Vision therapy helps maximize the performance and connection between the eyes and brain.
Have you ever had your physical ability limited by an accident or injury? If you have, you know that physical therapy can help you rebuild and coordinate your muscles so that you can achieve maximum physical performance. Vision therapy is much like physical therapy for the eyes. It incorporates a series of exercises designed to build new neuropathways in the brain that will teach the eyes to work optimally as a team.
We often use vision therapy when damage has occurred to the brain, from head traumas, strokes or tumors. Depending on where the damage occurs, patients can experience symptoms like double vision, balance problems, loss of 3-D vision or mid-line shift (when your body feels off-center). Simple tasks like reaching for an object or walking through a door can be challenging for patients with brain damage. Through vision therapy, patients develop new tools for visual processing in order for them to use their vision more effectively and efficiently.
However, vision therapy can benefit all of us. Do you participate in a sport? Work on a computer? Have a child in school who is struggling with reading or learning? A trained optometrist can help you develop exercises tailored to your own personal goals, to get your eyes working as an optimal team. In my practice, I have worked with athletes in baseball, volleyball and tennis on tasks like ball tracking and balance enhancement.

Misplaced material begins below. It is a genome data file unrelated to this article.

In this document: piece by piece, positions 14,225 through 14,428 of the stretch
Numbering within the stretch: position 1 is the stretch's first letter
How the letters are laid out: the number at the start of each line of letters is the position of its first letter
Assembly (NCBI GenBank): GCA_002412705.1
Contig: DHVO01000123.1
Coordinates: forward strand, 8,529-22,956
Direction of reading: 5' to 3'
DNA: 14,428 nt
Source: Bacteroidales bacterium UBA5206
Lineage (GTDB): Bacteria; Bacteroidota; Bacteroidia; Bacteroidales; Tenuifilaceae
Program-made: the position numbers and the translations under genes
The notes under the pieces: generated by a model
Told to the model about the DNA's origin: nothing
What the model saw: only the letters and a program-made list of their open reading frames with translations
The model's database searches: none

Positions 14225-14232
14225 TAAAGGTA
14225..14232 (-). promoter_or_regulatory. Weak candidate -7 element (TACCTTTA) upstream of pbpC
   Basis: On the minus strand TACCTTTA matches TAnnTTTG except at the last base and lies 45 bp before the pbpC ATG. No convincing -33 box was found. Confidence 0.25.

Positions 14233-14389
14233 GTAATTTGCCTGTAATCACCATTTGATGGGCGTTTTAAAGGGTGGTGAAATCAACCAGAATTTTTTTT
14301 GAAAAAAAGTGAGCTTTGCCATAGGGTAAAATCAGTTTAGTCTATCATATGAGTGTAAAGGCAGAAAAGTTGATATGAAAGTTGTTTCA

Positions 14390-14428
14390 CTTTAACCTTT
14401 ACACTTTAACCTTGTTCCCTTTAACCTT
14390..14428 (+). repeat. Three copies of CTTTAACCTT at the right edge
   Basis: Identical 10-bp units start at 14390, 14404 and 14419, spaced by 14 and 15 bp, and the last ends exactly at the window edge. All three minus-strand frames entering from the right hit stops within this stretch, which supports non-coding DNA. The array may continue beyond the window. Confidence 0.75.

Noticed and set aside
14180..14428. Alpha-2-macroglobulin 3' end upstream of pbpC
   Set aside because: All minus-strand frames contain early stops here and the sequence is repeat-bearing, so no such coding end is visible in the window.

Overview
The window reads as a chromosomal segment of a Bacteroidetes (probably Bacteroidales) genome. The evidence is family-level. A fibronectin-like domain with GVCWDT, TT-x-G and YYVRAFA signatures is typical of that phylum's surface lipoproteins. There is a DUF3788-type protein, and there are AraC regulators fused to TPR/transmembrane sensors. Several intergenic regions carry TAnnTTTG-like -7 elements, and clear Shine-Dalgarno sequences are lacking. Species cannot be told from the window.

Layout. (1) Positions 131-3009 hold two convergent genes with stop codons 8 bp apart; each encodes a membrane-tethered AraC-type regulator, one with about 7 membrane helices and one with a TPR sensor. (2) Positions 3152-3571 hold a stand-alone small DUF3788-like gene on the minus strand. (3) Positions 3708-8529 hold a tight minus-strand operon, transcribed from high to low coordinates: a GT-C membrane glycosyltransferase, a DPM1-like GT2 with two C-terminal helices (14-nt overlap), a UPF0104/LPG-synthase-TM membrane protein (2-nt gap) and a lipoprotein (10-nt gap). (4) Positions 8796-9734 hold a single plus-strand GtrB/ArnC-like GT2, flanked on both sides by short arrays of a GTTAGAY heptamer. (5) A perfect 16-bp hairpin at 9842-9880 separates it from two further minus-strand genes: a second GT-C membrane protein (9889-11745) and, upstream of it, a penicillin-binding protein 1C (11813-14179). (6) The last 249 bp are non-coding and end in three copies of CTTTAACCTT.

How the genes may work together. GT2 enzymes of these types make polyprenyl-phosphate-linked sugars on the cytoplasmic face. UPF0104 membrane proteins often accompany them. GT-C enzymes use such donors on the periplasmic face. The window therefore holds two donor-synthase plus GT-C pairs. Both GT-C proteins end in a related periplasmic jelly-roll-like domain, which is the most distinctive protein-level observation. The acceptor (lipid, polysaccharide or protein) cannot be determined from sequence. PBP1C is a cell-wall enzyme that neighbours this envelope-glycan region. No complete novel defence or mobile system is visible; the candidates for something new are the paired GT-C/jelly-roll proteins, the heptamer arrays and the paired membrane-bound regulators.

Vision therapy also helps many children who are having trouble in school due to an eye movement problem, a lazy eye (where one eye appears to be looking somewhere else), or a visual processing problem. Often, the teacher or parent may not know that their children’s learning problems are related to vision.
Finally, it is important to note that some of the causes of brain damage that may require vision therapy, like strokes and tumors, can be caught during a routine eye exam. I have had a few patients who came in for a routine eye exam, and I ended up sending them straight to a cardiologist or neurosurgeon for treatment. Your regular eye exam can even be life-saving. Be sure to ask your optometrist during your yearly exam about how vision therapy can help you reach your maximum vision potential.
Here are some simple vision therapy exercise you could start at home:
- Pick one object near you and another one far from you and alternate focusing on them. For kids, have them hold out a favorite toy and then ask them to look out the window as far as they can see.
- Simply take a short break from all close-up work, like reading or working on your computer, every 20 minutes.
- Hang a small ball from the ceiling at nose height and practice tracking the ball with your eyes as it swings back and forth. This can help athletes and especially children with reading difficulties.